British royal couple starts Caribbean tour amid colonial reckoning
Britain's Prince William and his wife Kate arrive in Belize on Saturday for a weeklong Caribbean tour that sparked controversy before it even began amid growing scrutiny of the British Empire's colonial ties to the region.
The arrival of the Duke and Duchess of Cambridge coincides with the celebration of Queen Elizabeth's 70th year on the throne, and comes nearly four months after Barbados voted to become a republic, cutting ties with the monarchy but remaining part of the British-led Commonwealth of Nations.
The duke and duchess are due to spend their first three days in Belize, formerly British Honduras. But on the eve of their departure, Belize officials said an event planned for Sunday was scrapped when a few dozen villagers staged a protest.
Residents of Indian Creek, an indigenous Maya village in southern Belize, told Reuters they were upset that the royal couple's helicopter had been granted permission to land on a local soccer field without prior consultation.
The village has for years been engaged in a land dispute with a conservation group supported by the royal family, stirring anger over colonial-era territorial settlements that are still contested by indigenous groups in the country.
A visit to a different site is being planned instead, Belize's government said.
After Belize, the royals are due to move on to Jamaica and the Bahamas. Meetings and a variety of events are scheduled with politicians and a range of civic leaders.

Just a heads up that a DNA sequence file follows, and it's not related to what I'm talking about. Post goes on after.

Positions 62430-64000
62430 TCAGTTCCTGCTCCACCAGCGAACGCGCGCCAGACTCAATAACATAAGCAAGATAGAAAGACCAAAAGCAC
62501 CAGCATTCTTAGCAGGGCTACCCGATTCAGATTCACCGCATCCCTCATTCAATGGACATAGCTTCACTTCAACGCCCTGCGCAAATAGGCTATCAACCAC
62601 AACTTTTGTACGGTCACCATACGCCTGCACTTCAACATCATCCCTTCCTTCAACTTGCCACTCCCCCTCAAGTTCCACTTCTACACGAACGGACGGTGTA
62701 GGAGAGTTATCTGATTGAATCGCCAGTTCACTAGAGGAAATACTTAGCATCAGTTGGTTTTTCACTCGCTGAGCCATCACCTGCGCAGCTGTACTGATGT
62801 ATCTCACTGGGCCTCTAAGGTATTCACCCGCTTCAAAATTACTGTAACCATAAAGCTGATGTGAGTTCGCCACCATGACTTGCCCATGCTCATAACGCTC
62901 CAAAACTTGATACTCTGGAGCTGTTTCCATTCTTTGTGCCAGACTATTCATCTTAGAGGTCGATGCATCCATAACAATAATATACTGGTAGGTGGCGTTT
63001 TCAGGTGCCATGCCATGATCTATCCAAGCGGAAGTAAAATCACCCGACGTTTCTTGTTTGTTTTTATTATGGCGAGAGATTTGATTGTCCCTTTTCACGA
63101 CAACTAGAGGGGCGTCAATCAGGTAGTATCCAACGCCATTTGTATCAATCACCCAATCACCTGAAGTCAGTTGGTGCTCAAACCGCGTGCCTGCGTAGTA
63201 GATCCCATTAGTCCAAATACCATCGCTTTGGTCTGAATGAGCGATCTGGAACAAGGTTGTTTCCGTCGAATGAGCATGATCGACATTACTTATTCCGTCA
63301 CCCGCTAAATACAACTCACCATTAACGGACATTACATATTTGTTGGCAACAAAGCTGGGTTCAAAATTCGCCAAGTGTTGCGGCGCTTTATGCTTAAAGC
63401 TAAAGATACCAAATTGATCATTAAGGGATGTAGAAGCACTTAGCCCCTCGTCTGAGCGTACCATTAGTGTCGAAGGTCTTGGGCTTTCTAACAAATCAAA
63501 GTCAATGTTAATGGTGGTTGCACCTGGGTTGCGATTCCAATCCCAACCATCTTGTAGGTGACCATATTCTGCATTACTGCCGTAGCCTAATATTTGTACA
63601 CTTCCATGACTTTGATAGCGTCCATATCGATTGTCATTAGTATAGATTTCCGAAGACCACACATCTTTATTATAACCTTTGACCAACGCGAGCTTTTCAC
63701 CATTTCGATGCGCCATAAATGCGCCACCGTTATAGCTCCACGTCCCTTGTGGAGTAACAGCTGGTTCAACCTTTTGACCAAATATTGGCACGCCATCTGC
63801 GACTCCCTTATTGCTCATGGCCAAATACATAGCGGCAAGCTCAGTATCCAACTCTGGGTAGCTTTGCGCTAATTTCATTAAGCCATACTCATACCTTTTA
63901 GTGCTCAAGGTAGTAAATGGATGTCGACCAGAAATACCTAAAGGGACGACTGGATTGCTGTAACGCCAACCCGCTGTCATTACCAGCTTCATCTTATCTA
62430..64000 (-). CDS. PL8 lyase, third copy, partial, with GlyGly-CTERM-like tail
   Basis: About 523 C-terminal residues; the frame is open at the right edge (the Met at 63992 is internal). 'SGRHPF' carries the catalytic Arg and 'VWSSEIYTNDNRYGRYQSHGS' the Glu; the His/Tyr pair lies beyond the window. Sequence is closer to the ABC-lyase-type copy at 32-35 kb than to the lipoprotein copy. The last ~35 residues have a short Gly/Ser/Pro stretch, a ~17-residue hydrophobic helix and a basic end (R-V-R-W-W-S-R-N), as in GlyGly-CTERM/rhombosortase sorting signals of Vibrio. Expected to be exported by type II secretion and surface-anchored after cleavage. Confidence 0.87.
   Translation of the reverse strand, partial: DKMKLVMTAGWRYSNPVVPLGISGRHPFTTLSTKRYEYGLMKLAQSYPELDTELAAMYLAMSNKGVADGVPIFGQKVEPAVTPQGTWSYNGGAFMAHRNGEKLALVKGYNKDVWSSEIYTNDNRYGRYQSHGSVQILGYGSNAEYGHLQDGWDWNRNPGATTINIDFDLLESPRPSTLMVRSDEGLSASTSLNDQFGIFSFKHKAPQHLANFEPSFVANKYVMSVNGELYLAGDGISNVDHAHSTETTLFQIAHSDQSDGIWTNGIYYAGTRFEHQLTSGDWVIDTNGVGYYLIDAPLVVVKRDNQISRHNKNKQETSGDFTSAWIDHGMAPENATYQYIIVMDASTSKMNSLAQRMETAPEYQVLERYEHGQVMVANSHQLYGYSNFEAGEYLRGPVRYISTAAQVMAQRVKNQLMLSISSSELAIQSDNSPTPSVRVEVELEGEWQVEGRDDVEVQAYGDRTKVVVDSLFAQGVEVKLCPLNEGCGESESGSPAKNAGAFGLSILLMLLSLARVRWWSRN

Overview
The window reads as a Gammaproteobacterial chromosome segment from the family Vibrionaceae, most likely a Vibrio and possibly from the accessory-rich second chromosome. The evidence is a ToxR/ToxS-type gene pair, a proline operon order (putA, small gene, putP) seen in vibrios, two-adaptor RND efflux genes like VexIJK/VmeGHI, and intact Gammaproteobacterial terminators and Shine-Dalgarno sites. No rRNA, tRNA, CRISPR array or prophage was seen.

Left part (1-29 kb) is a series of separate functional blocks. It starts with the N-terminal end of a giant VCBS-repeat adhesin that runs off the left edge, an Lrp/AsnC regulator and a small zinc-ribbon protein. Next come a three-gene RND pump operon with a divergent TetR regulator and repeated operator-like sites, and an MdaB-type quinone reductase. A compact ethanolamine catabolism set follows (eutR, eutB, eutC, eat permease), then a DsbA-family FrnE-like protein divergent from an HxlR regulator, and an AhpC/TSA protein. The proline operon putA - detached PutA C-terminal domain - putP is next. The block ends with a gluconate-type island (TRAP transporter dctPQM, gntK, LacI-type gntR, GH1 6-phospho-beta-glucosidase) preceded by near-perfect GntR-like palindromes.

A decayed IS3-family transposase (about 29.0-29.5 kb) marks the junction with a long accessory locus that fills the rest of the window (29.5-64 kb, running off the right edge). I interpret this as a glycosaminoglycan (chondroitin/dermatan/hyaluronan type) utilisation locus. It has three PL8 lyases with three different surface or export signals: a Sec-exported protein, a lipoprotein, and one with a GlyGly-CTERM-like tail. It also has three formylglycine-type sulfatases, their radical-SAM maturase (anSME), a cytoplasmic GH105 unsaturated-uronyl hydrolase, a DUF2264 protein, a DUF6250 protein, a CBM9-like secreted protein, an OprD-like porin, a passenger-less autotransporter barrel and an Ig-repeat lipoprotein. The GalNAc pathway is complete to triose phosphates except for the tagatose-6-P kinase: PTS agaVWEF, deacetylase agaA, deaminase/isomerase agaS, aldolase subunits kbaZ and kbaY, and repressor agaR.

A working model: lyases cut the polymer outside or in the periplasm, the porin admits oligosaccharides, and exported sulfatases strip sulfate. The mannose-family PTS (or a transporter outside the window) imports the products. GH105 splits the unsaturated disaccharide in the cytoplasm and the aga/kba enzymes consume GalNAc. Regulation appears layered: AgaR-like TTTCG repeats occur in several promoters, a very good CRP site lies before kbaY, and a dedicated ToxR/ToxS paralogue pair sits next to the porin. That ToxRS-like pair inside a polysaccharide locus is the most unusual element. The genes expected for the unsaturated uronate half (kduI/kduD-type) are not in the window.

Dickie Arbiter, Queen Elizabeth's press secretary from 1988 to 2000, described the tour as a goodwill visit that ought to give at least a temporary lift to the family's popularity.
Today, many people see the monarchy as an anachronism that should be let go, he said. But he expected that little would change while Elizabeth remained on the throne.
“The royal family is pragmatic,” he said. “It knows it can't look at these countries as realm states forever and a day.”
Debates over colonial-era oppression, including possible reparations for the descendants of slaves in Jamaica, could push more countries to emulate Barbados' recent move.
University of the West Indies professor Carolyn Cooper said the visit of the queen's grandson would be unlikely to discourage Jamaica from opting for republic status.
“I think there is a groundswell of popular opinion against the monarchy,” she said.
Some in Belize, which only gained independence from Britain in 1981, speak warmly about remaining in the fold.
“I believe it's a wonderful opportunity for them to appreciate the country's multiculturalism, natural attractions, and to enjoy our culinary practices,” said Joseline Ramirez, a manager in the Cayo district of western Belize.
But others are less enthusiastic.
Alan Mckoy, a mechanic in Belize City, said he “couldn't care less” about the royal family.
“They are no better than any of us,” he said.
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